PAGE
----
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Robin Hood Ammunition Company

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1909. South end of Robin Hood Dr., Swanton village
  • (Photograph by Curtis B. Johnson, C. B. Johnson Photography)

This complex of rock-faced concrete block and monitor-roofed structures was once the site of an important defense industry, whose employment shaped the early-twentieth-century character of Swanton village. Governor Edmund C. Smith of St. Albans, along with Canadian investors, formed the Robin Hood Powder Company in 1898, choosing a name that reflected its “outlaw” manufacturing of shotgun shells without membership in the Ammunition Manufacturer's Association, a cartel that dictated the U.S. ammunition market. In 1909 they moved from a plant near the Missisquoi River to this strategic site, with rail sidings for the Central Vermont and the St. Johnsbury and Lamoille County railroads. Here, Robin Hood Powder rapidly expanded its production and its product lines, employing 300 workers. In 1915, when World War I had begun in Europe, Remington Union Metallic Cartridge Company purchased the plant and began to manufacture fifty million shells for the standard-issue French rifle. The company soon received an order for fifty million more shells and, running day and night, employed more than 1,000 workers. The additional workers fueled a commercial and housing boom in Swanton, although many commuted to the manufactory by streetcar from St. Albans. At war's end, business fell off and Remington closed the facility, eventually selling the buildings in 1927. A decade later the Central Vermont Railway acquired the structures for storage, and in 1945 the complex became the United Bag Company, manufacturing burlap bags for agricultural commodities. By the mid-1990s, the remaining buildings were a deserted group of deteriorating structures belonging to the Swanton School Board, which hoped to clear the site to expand their recreation fields. Spared by an aggressive preservation campaign, the buildings were awarded public funds for use for operations to clean up hazardous waste and improve road access. They are now being redeveloped as leased incubator industrial space. A bright spot amidst renovations of mixed quality is the small gable-roofed guardhouse at the entrance to the property. Built to provide security during World War I, it is slated for restoration by the Swanton Historical Society as a museum of the local ammunition industry.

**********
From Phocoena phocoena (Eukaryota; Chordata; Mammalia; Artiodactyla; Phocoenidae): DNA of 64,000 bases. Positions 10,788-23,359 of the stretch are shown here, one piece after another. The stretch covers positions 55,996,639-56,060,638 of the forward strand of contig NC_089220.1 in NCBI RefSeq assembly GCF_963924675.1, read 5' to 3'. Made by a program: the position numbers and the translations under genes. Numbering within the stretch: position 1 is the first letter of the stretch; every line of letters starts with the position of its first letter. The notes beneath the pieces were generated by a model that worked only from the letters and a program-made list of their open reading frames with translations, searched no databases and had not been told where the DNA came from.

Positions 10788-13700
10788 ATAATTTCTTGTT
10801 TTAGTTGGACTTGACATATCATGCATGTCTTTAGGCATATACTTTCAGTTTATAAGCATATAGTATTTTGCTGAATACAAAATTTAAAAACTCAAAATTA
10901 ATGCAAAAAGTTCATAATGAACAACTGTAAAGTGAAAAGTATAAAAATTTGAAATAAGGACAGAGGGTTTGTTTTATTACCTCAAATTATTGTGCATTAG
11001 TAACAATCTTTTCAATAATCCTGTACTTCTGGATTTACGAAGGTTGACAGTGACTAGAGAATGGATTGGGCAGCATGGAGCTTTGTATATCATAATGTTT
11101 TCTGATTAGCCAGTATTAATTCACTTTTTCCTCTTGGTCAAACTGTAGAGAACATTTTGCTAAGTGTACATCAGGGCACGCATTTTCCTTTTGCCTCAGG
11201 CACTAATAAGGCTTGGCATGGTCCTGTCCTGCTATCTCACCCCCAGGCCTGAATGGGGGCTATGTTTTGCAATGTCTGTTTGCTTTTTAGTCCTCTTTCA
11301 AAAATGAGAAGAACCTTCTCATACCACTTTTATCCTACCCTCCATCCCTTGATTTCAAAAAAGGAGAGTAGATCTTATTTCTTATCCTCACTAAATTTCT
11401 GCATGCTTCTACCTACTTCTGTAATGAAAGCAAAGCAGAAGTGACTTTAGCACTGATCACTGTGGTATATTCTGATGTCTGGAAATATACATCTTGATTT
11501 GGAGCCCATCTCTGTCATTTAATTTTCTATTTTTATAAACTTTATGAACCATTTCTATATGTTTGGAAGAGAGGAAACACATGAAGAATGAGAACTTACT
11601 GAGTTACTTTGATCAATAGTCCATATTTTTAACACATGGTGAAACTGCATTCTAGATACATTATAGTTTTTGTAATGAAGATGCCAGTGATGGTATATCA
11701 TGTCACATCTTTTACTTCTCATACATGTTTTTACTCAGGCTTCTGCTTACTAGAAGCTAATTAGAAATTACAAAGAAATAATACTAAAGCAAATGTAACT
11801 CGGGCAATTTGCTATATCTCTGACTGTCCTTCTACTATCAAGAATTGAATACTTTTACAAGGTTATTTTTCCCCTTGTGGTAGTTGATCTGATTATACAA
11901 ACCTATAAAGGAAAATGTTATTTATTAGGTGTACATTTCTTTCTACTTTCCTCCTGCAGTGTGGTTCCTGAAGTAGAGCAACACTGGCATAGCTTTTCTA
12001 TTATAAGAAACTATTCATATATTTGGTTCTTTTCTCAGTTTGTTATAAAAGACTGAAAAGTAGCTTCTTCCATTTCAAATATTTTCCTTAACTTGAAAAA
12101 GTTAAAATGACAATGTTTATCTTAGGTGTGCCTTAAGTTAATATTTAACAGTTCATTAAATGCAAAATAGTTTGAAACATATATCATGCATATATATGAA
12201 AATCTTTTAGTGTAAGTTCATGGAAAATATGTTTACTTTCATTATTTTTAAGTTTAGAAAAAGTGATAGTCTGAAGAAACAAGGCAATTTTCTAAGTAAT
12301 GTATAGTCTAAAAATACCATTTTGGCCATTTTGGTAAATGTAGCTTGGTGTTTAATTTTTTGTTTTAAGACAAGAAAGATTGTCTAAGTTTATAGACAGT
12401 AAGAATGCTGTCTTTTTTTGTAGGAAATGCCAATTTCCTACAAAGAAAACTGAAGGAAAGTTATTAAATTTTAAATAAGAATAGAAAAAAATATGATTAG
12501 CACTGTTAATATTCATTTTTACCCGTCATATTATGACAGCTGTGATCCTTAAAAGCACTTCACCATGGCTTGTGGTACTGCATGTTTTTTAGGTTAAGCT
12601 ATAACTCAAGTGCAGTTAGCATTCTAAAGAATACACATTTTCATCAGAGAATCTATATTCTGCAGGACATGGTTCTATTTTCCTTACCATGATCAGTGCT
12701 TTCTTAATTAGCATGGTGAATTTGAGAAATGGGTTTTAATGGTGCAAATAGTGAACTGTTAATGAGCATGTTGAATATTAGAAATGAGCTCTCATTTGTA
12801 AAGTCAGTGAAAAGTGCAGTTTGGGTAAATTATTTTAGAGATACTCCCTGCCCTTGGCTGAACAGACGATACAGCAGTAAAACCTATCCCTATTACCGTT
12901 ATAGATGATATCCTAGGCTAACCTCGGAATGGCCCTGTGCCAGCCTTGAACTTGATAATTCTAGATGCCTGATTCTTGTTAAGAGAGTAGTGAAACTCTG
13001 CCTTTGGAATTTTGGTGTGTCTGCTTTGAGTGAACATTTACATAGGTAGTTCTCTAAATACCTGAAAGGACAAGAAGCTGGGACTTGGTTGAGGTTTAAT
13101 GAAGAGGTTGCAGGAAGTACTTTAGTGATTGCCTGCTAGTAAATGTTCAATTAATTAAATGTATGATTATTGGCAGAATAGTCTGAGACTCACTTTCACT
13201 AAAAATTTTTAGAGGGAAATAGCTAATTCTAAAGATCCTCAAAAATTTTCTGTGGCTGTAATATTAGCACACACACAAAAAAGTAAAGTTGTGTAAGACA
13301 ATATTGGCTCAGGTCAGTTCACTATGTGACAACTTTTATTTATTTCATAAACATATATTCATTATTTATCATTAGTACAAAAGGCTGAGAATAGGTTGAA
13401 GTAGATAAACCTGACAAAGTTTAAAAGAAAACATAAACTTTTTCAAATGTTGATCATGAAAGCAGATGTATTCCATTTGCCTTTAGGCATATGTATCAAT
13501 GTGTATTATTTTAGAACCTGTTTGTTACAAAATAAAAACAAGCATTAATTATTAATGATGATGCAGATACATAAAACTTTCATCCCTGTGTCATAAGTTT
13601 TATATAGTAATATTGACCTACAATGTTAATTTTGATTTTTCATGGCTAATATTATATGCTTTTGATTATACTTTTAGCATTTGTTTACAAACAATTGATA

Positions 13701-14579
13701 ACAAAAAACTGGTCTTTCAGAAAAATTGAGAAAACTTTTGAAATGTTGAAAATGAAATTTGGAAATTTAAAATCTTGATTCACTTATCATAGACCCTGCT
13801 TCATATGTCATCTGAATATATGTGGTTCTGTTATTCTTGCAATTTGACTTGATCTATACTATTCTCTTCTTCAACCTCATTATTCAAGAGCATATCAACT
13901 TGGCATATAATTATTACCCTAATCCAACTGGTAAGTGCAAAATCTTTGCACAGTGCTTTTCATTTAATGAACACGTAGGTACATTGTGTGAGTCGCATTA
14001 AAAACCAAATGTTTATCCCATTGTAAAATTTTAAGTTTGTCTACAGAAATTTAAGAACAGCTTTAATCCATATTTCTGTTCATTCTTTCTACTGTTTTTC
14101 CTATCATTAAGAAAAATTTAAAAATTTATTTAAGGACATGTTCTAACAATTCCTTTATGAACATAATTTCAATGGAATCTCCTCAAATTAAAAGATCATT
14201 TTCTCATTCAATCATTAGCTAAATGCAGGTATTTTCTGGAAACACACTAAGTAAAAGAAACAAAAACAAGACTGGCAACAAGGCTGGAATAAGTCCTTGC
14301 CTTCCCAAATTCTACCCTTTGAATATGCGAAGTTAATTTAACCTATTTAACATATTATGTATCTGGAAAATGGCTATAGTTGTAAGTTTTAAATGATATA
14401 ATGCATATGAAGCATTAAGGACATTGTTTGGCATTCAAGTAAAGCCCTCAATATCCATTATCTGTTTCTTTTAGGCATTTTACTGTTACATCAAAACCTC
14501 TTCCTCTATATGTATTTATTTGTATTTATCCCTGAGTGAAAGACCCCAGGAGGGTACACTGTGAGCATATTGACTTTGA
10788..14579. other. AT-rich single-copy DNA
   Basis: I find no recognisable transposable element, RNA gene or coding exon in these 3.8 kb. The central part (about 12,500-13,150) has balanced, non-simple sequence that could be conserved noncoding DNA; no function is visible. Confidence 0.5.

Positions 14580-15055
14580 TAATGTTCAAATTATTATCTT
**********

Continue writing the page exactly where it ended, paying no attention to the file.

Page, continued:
Writing Credits

Author: 
Glenn M. Andres and Curtis B. Johnson
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Citation

Glenn M. Andres and Curtis B. Johnson, "Robin Hood Ammunition Company", [Swanton, Vermont], SAH Archipedia, eds. Gabrielle Esperdy and Karen Kingsley, Charlottesville: UVaP, 2012—, http://sah-archipedia.org/buildings/VT-01-FR4.

Print Source

Cover: Buildings of Vermont

Buildings of Vermont, Glenn M. Andres and Curtis B. Johnson. Charlottesville: University of Virginia Press, 2013, 194-194.

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